Hunting in a tropical rainforest: evidence from the Terminal Pleistocene at Lobang Hangus, Niah Caves, Sarawak

Authors

  • P. J. Piper,

    Corresponding author
    1. Archaeological Studies Program, Basement Palma Hall, University of the Philippines, 1101 Diliman, Quezon City, Philippines
    • Archaeological Studies Program, Basement Palma Hall, University of the Philippines, 1101 Diliman, Quezon City, Philippines.
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  • R. J. Rabett

    1. McDonald Institute for Archaeological Research, University of Cambridge, Downing Street, Cambridge CB2 3ER, UK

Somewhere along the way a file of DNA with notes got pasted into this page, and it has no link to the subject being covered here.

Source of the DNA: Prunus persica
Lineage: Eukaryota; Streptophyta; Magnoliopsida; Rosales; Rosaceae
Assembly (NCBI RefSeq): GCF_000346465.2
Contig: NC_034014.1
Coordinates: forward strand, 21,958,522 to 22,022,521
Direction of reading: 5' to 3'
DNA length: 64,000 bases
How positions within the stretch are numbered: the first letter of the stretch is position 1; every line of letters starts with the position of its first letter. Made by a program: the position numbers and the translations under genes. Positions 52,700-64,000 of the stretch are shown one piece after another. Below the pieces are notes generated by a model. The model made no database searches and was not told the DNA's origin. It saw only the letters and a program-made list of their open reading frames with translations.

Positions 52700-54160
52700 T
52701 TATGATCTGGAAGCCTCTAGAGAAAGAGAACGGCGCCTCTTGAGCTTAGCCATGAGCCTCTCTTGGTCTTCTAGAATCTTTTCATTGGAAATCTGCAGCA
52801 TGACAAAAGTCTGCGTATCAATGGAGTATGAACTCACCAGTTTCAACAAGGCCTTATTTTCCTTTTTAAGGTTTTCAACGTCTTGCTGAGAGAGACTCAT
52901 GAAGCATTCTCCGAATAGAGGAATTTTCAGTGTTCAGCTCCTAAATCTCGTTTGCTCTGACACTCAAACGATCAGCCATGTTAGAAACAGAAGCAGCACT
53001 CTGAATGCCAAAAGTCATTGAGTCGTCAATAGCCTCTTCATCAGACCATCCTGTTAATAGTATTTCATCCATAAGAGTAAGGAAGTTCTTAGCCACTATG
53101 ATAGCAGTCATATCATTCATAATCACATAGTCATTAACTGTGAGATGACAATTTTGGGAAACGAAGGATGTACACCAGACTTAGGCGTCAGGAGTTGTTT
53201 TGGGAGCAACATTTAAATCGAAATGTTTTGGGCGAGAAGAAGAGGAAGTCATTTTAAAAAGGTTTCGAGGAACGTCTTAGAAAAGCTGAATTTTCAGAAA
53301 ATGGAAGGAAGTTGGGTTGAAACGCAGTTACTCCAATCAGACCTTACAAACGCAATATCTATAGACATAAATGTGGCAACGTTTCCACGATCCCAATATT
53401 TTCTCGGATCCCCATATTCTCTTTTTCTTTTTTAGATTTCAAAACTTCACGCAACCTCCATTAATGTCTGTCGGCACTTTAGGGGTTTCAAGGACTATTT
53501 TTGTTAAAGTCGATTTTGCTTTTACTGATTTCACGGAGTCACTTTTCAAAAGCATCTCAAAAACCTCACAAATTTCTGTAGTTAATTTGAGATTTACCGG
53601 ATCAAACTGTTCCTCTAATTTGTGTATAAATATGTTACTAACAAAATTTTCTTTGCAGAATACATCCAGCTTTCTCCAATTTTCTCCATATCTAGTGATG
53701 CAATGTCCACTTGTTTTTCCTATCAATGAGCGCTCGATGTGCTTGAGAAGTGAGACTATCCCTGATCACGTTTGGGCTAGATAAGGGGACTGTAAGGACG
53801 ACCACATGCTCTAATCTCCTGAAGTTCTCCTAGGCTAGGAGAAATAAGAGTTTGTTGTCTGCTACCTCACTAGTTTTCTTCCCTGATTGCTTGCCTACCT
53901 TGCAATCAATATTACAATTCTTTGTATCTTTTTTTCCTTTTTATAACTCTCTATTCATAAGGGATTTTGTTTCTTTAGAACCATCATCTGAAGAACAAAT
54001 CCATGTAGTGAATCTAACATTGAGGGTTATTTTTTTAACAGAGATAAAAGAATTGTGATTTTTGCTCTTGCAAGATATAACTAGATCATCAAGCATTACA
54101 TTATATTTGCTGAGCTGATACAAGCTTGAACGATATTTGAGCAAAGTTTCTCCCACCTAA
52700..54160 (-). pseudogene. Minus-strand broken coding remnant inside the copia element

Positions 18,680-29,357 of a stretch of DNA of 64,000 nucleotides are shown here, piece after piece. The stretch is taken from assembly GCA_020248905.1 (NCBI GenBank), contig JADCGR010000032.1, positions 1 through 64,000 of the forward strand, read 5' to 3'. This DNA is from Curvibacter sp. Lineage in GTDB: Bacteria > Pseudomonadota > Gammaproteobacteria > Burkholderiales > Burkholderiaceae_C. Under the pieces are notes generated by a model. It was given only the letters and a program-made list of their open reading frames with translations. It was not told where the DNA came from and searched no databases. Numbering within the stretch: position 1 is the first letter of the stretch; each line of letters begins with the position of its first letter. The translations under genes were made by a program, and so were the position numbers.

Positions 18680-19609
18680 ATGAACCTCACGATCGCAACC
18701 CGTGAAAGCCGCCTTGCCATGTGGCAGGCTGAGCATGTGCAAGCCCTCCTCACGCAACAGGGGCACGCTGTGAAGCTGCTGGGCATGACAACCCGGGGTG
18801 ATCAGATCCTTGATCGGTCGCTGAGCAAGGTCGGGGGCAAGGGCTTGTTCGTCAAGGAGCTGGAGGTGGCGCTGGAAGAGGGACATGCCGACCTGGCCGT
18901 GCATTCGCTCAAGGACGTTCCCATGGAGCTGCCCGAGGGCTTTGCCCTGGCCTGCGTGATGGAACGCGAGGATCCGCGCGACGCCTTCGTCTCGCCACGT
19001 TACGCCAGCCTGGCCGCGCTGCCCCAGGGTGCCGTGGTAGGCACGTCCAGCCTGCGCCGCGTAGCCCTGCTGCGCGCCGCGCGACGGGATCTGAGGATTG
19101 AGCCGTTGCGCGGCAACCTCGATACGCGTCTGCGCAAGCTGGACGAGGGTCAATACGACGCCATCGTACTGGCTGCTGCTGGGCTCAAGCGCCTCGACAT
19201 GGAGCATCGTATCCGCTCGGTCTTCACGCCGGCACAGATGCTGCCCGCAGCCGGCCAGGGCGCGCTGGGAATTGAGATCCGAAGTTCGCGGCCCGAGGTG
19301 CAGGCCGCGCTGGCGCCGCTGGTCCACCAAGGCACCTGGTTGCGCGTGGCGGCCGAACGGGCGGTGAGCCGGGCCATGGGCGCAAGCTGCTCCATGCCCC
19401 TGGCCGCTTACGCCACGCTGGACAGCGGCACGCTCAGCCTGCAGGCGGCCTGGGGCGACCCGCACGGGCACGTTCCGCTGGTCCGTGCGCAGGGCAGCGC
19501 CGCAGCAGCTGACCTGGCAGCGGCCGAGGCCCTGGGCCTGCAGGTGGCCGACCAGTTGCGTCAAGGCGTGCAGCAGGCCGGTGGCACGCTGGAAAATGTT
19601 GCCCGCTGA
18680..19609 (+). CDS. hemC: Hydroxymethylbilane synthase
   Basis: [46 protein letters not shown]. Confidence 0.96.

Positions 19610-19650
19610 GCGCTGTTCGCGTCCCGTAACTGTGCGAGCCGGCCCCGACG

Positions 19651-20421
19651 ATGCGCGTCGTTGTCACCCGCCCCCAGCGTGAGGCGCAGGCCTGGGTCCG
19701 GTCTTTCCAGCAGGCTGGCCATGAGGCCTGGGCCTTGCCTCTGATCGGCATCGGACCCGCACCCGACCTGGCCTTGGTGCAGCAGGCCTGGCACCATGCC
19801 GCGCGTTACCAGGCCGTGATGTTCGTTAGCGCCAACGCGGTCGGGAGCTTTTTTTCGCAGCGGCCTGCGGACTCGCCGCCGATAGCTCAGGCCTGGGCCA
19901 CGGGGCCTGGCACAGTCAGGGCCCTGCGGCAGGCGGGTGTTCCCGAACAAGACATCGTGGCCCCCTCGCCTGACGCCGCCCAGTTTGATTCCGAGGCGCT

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Abstract

The Terminal Pleistocene zooarchaeological evidence from Lobang Hangus, an east-facing entrance to the Niah Cave complex, provides unique insights into the hunting habits of the human inhabitants of this cave. The composition and structure of the vertebrate accumulation indicates that a variety of locally available terrestrial, arboreal and aquatic taxa were being exploited. The age structure of the principal predated species, the presence of bone points and evidence from modern rainforest hunting combine to suggest that some form of projectile weaponry as well as trapping technologies were probably being employed by the hunters at Niah before the end of the Pleistocene. Copyright © 2009 John Wiley & Sons, Ltd.

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